Airport carousels, train or shuttle bag shelves, and hotel luggage storage closets can be a jumble of suitcases. If you’re like me, and find family travel makes you a bit nervous because of all the things that can go wrong, you’ll find it’s reassuring to know that you’ll be able to easily identify your luggage. Here are many ways to personalize your suitcases, including using ribbons, tags, tape, or markers.
A hint: When reading one of the articles linked at the bottom of this post about identifying your luggage, be sure to read through the comments. There, people have posted their own fabulous ideas and you might find the perfect one to work best for you and your family!
Our Luggage is Marked with Bright Fabric Knots:
The photo above includes three of our family’s suitcases. A decade ago, I read something that advised using bias tape from a fabric store, since it comes in many colors and is very inexpensive. I selected a bright yellow and tied knots on the handles and some zipper pulls. It has lasted a really long time, doesn’t get in the way of using the handle or zippers, and makes our luggage easy to spot. Plus, it’s easily replaceable when it does start to get worn.
What is Bias Tape?
If you are not into sewing and don’t know what ‘bias tape’ is, I’ll describe it here: it’s basically a narrow strip of fabric often used for decorating the edges of other items you make from fabric. The word ‘bias’ refers how the fabric strip is cut from the larger piece of fabric it came from, resulting in a bit of stretch. The word ‘tape’ refers to the long, narrow length; there is no stickiness at all. But the only thing that matters for luggage marking is the color! Bias tape comes in all colors and even patterns.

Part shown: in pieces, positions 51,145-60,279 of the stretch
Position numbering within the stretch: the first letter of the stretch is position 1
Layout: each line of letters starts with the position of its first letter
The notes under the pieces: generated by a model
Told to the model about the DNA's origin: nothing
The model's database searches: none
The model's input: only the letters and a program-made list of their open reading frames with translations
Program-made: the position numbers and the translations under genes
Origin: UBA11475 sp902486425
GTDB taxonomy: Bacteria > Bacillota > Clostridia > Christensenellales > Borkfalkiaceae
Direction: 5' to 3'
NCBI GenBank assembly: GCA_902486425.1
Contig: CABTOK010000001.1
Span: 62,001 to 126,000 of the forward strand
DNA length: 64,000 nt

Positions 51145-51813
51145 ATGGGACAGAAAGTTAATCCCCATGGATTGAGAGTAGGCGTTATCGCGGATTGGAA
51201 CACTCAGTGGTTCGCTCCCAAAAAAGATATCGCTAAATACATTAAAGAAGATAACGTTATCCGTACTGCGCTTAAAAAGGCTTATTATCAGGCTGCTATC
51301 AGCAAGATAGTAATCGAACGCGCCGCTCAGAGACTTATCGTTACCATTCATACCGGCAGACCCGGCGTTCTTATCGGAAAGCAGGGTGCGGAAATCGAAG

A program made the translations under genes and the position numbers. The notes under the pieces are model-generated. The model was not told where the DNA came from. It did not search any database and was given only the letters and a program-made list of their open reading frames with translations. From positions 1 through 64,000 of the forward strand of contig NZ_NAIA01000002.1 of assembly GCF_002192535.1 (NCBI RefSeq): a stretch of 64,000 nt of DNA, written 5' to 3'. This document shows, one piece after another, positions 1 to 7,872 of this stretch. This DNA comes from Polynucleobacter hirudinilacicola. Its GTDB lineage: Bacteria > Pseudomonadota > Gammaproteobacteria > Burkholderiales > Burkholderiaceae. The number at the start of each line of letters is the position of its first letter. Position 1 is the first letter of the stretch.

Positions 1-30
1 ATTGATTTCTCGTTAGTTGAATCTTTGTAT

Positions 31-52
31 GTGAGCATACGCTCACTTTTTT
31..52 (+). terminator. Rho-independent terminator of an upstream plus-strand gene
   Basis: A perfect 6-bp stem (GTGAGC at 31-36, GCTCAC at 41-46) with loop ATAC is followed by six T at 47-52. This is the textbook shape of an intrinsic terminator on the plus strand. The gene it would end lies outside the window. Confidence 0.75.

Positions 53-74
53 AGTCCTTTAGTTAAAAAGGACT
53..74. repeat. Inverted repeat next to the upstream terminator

Get Some Bias Tape
A package of bias tape is generally between $1 to $6, and I needed just one package to mark our 5 pieces of luggage. Another idea is to select a color or pattern for each member of your family. Click here to see bias tape and all the available colors on Amazon.com or Amazon.co.uk:
Find Special Luggage Tags:
You might prefer an actual luggage tag. They come in all shapes and sizes, with patterns, themes, images. The choices are incredible. Here are links on Amazon.com and Amazon.co.uk for starting your search for any color or style of luggage tag:
Online Resource Links to Help with Luggage:
Wikihow – Includes many free or low cost suggestions, such as making your own laminated tag, using zip ties or ribbons, and more.
Fodor’s – From the Fodor’s Air Travel Forums, read the ideas from the many comments on how others identify their luggage.
She Knows – This article has 10 tips, with great photos about making your luggage stand out.
Peter Greenberg – Travel expert advice with 10 ways to personalize luggage.
Expert Video On Luggage Management:
Here’s a short video, about one minute and 20 seconds long, from consumer advocate site, Elliott and USA Today Travel. It describes how to keep your bag from getting lost, which includes tips about using tags, taking photos, and inserting an itinerary.